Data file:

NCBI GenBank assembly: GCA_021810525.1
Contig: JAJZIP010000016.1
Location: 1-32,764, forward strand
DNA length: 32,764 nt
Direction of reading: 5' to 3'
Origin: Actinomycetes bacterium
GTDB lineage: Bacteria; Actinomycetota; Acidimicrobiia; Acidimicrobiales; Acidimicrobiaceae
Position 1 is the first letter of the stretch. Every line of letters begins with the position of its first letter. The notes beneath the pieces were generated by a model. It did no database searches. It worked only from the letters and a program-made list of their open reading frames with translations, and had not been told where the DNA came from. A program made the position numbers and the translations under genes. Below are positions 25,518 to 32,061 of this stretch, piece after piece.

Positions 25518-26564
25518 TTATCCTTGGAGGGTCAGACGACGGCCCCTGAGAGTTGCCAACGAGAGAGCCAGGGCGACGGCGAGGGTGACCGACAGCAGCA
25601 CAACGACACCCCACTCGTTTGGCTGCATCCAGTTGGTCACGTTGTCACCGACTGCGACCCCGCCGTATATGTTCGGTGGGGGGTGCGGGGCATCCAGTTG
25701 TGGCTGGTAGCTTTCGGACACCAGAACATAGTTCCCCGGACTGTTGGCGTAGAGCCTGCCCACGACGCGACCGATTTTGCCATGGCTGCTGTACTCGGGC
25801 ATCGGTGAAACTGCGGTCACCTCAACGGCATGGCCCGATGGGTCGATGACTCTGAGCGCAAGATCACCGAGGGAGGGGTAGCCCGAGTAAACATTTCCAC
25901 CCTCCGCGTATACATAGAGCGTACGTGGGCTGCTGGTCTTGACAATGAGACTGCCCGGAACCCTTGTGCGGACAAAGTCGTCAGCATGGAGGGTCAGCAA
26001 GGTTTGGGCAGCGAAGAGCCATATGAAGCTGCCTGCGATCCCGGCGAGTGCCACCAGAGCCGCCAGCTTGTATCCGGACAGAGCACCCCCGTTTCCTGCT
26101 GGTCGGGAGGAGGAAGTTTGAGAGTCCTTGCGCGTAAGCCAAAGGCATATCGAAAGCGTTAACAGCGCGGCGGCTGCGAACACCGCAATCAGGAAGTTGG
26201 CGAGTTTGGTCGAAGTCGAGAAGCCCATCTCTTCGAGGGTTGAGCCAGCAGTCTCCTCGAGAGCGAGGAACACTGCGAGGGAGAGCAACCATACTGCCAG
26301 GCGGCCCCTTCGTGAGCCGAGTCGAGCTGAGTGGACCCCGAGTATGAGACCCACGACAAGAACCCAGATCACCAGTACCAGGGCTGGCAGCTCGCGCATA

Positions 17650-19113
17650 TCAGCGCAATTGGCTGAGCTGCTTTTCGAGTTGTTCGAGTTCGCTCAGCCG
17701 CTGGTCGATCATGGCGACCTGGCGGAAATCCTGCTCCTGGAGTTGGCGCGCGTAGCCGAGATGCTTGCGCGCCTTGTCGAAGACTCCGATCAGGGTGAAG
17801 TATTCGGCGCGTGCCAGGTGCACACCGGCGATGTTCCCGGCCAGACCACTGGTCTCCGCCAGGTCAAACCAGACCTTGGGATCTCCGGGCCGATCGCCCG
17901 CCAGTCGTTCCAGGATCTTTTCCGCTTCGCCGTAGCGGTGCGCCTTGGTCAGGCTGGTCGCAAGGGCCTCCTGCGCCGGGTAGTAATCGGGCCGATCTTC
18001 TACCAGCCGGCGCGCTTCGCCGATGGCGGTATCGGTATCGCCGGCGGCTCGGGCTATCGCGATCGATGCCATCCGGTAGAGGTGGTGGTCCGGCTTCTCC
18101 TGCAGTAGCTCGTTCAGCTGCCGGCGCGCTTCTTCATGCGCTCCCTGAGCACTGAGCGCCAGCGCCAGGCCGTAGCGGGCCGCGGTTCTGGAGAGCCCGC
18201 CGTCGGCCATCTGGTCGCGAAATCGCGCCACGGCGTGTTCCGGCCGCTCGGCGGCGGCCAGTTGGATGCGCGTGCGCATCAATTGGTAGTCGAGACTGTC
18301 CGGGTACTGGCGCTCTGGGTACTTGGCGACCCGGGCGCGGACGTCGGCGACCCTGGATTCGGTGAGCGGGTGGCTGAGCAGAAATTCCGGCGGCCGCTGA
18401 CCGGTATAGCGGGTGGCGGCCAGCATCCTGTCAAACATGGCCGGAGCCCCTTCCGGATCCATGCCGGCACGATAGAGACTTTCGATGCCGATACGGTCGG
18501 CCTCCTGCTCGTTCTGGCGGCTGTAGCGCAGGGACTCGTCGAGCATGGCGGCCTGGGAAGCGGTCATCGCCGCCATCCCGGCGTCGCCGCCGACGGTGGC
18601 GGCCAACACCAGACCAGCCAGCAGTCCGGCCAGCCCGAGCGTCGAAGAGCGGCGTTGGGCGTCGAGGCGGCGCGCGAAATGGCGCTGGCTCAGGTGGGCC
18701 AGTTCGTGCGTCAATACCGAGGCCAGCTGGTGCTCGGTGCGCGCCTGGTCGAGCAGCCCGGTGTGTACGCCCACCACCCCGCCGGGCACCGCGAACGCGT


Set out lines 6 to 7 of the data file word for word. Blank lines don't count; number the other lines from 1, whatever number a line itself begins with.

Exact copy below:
Origin: Actinomycetes bacterium
GTDB lineage: Bacteria; Actinomycetota; Acidimicrobiia; Acidimicrobiales; Acidimicrobiaceae